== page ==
Windows driver WinBtrfs v1.5 for Linux file system released

[German]Short information for people who want to access Linux Btrfs disks under Windows. The Window driver WinBtrfs v1.5 has just been released. Blog reader Gero S. pointed this out to me (thanks for that). Addendum: Version 1.5 crashes the file system on SSDs.


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WinBtrfs is a Windows driver for the next generation Linux file system Btrfs. The new release is a reimplementation from scratch. The driver does not contain any code from the Linux kernel and should work with any Windows version from Windows XP. It is also included as part of the free operating system ReactOS. The features of the driver:

  • Reading and writing of Btrfs filesystems
  • Basic RAID: RAID0, RAID1, and RAID10
  • Advanced RAID: RAID5 and RAID6
  • Caching
  • Discovery of Btrfs partitions, even if Windows would normally ignore them
  • Getting and setting of Access Control Lists (ACLs), using the xattr security.NTACL
  • Alternate Data Streams (e.g. :Zone.Identifier is stored as the xattr user.Zone.Identifier)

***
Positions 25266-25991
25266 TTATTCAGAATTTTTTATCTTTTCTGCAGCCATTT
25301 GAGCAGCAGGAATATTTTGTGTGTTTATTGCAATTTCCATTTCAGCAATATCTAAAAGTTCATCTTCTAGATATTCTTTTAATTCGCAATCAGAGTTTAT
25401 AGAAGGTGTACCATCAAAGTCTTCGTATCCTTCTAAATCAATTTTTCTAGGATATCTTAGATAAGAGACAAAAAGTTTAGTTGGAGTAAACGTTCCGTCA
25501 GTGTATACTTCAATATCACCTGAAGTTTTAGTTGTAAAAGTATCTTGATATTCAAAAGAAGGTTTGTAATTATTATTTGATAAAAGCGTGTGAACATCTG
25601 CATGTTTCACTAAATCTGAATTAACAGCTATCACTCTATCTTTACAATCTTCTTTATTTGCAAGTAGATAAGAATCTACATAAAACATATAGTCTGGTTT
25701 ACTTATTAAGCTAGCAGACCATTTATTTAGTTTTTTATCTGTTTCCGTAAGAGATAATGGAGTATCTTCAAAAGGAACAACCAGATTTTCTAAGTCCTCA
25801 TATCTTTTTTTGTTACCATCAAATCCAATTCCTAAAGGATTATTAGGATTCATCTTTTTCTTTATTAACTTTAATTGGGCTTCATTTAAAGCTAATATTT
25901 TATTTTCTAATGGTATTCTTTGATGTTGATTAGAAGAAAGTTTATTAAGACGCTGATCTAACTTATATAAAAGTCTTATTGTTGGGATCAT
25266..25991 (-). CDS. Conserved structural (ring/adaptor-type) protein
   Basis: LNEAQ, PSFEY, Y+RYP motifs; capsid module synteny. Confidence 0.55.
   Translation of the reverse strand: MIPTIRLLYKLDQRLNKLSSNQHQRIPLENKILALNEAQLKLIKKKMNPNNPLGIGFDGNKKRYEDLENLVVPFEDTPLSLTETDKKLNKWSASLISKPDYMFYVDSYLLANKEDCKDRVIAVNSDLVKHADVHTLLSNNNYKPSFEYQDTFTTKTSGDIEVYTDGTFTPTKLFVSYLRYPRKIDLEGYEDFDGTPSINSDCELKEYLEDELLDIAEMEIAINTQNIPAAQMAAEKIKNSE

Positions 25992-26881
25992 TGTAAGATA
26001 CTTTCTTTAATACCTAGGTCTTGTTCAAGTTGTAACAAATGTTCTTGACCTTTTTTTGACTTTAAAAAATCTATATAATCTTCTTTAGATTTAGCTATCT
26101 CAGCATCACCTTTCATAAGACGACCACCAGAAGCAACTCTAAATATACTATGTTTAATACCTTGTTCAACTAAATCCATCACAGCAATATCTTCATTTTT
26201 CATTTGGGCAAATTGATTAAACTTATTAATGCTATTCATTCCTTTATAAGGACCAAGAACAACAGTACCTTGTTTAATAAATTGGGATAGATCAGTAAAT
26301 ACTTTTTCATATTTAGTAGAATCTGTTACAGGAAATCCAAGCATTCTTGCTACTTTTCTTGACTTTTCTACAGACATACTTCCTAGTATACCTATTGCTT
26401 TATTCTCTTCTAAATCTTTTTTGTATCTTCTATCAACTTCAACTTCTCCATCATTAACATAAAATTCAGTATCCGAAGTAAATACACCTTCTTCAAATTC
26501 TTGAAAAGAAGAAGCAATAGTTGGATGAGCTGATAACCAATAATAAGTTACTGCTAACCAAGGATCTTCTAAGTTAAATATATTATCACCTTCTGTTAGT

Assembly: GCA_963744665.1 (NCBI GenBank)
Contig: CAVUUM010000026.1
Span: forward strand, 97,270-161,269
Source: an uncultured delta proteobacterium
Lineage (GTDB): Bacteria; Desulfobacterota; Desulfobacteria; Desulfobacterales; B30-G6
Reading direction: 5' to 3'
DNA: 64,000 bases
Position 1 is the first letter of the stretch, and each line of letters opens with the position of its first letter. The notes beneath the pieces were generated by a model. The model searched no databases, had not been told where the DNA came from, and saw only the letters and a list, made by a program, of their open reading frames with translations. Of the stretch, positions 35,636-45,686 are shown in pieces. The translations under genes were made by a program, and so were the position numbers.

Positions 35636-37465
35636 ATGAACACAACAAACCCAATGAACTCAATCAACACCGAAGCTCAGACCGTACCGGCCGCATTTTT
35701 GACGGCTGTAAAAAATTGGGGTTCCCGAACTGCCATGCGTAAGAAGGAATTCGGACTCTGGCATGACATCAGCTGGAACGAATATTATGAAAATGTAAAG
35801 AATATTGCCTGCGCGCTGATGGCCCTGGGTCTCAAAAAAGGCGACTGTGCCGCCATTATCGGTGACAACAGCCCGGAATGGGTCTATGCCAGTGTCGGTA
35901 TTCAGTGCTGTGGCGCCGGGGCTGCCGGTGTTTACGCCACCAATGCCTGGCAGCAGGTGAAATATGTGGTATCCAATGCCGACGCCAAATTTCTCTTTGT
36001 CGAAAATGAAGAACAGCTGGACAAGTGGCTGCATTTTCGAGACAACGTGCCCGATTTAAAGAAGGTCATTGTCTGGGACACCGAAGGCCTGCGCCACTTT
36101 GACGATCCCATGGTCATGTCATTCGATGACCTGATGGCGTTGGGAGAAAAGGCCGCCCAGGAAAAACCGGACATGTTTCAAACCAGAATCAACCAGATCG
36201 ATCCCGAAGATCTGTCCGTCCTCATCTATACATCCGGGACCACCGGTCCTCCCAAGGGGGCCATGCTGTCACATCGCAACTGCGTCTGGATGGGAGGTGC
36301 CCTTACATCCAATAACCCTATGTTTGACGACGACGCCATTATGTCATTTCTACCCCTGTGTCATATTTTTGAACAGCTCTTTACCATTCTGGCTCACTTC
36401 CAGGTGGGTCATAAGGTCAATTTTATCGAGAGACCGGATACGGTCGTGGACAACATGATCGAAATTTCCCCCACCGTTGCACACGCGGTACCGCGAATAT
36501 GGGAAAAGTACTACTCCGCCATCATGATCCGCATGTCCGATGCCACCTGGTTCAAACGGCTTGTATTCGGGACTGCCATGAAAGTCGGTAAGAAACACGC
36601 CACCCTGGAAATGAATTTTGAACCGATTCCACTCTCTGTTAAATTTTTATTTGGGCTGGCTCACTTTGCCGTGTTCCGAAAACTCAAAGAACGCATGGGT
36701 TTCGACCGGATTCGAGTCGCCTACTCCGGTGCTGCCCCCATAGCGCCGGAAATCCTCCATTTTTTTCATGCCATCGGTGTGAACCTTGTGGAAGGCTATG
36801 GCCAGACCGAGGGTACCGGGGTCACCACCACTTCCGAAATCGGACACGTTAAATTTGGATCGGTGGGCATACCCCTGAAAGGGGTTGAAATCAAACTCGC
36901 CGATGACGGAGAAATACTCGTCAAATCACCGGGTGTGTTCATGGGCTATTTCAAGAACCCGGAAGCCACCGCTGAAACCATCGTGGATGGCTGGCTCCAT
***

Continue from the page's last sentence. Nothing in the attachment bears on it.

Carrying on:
• Mappings from Linux users to Windows ones (see below)
  • Symlinks and other reparse points
  • Shell extension to identify and create subvolumes, including snapshots
  • Hard links
  • Sparse files
  • Free-space cache
  • Preallocation
  • Asynchronous reading and writing
  • Partition-less Btrfs volumes
  • Per-volume registry mount options (see below)
  • zlib compression
  • LZO compression
  • LXSS (“Ubuntu on Windows”) support
  • Balancing (including resuming balances started on Linux)
  • Device addition and removal
  • Creation of new filesystems with mkbtrfs.exe and ubtrfs.dll
  • Scrubbing
  • TRIM/DISCARD
  • Reflink copy
  • Subvol send and receive
  • Degraded mounts
  • Free space tree (compat_ro flag free_space_cache)
  • Shrinking and expanding
  • Passthrough of permissions etc. for LXSS
  • Zstd compression
  • Windows 10 case-sensitive directory flag
  • Oplocks

Defragmentation, support for Btrfs quotas and Windows 10 reserved storage have not yet been implemented. If a Btrfs file system resides on an MD software RAID device created by Linux, WinMD is also required to display it under Windows.

The new version should be suitable for daily use, but making backups is recommended. The developers also point out that the use of this software is at your own risk. Details can be found on GitHub – download may be found here.

Attention: Version 1.5 corrupts a BTRFS volume

Addendum: I just became aware on Twitter, that Btrfs 1.5 may corrupts the BTRFS volume on a solid state drive.


Details may be found on GitHub.


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